Last year’s Channel 4 series, ‘Old Peoples’ Home for 4 Year olds’ was a ratings success, but it was also a huge success as an intergenerational social experiment.
Intergenerational Care is a concept that brings the young and elderly together, with one of the methods being to introduce nurseries into care homes. It purposely connects the participants within a controlled environment providing a range of physical and mental benefits for both age groups. The concept was originally made a reality in Japan in the 1970’s, whilst the first UK intergenerational facility was Apples and Honey Nightingale House in Wandsworth, South London was not created until 2017.
For the elderly the concept not only gives more purpose to their day, it can reduce the feeling of loneliness as they are able to reminisce of their younger years through the social interactions, not to mention the benefits of increased mental stimulation all of which have been proved to successfully combat depression. For the children their language, social skills and literacy can be vastly improved. Moreover, both parties can simply just have fun and enjoy their time spent together.
Channel 4’s experiment paired 11 elderly residents with 10 pre-school children at St Monica Trust in Bristol in a social experiment aimed at tackling social isolation and loneliness. The experiment had a positive impact with 80% of participants showing improvement over the time period, resulting in one elderly resident running alongside her 4-year-old companion in a sports day event. It is an extremely heart-warming watch and successfully demonstrates the mutual benefits that are provided within the concept of intergenerational care.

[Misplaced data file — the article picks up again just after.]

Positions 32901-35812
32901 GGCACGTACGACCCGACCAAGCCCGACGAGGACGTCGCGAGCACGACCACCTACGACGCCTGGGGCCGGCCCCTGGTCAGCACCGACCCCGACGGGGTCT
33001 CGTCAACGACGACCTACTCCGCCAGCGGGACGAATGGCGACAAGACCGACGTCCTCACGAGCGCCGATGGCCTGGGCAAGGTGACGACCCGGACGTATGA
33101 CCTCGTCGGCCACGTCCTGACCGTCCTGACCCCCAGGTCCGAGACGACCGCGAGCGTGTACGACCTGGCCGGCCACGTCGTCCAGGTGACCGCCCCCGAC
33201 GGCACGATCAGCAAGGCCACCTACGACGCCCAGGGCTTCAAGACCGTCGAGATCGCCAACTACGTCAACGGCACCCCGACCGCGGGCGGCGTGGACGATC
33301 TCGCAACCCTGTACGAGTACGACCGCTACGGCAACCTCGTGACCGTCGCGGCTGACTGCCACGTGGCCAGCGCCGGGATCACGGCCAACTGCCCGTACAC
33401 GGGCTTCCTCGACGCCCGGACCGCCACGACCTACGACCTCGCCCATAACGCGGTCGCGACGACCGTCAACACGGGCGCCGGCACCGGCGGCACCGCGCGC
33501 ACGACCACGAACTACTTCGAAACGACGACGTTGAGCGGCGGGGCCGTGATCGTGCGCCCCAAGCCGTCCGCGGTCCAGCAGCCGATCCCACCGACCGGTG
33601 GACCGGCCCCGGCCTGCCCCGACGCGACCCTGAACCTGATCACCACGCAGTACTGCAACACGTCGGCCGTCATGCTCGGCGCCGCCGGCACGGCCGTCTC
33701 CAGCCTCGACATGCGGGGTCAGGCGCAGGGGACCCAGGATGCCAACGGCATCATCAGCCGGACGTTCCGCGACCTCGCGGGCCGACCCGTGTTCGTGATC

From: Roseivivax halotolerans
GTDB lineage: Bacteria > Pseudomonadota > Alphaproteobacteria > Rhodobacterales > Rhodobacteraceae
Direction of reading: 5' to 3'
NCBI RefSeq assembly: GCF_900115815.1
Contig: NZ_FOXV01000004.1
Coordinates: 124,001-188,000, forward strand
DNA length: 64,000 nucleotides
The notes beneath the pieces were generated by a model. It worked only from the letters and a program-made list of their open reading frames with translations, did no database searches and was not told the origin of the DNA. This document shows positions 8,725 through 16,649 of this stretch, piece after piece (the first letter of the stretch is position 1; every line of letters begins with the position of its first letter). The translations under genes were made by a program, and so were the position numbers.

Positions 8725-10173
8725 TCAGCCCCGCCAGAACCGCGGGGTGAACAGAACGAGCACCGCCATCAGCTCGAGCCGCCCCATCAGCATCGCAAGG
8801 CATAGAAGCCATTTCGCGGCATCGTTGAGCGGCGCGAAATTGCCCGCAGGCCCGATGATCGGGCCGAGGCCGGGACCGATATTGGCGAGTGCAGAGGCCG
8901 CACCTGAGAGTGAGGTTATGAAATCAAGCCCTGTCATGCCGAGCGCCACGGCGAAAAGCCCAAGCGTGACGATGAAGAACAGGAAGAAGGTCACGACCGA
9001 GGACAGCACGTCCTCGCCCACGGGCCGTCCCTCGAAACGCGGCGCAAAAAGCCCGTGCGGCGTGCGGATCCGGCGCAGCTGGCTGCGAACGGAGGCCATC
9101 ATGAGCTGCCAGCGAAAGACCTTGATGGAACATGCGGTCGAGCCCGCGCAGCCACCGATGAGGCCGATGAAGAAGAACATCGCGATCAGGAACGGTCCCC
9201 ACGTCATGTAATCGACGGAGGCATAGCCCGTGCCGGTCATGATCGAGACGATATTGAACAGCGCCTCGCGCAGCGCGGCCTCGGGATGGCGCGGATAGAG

Looking beyond the UK, to the Netherlands where Humanitas Deventer Nursing Home allows students to live rent free in a nursing home by giving up 30 hours of their time to ‘act as neighbours’ for the residents – a somewhat unlikely scenario in most communities. Yet there are many benefits to both parties. The students give the elderly residents a connection to the outside world through sharing stories and experiences, and the elderly residents can offer advice from their many years of experience. The elderly residents who may often focus their attention on their ailments and loneliness are able to join in with the student’s conversations. The day to day bustle and gossip of student life can inject a new energy into the care home and provides a welcome distraction to the elderly residents, it’s a true win-win.
At Carless + Adams we have recently submitted a planning application for an intergenerational scheme at Dudbrook Care Home in Brentwood where a nursery has been designed in close proximity to the care home and a shared space provided for interactions to occur.
As we face a real crisis around care and particularly dementia care, we feel there is an absolute need to do more to understand the benefits of intergenerational care as this could go some way to helping to ease the burden. There are already successful schemes from further afield in Europe and we need to embrace this way of thinking and make it part of the care agenda in the UK. Notwithstanding the immediate need to practice social distancing, not least with the most vulnerable of groups, for the long term (post Covid) a concept that flips the traditional misconceptions of care homes where residents can often feel segregated from society, whilst enabling the residents to continue contributing to their wider community as they have done their whole lives can surely only have a positive effect.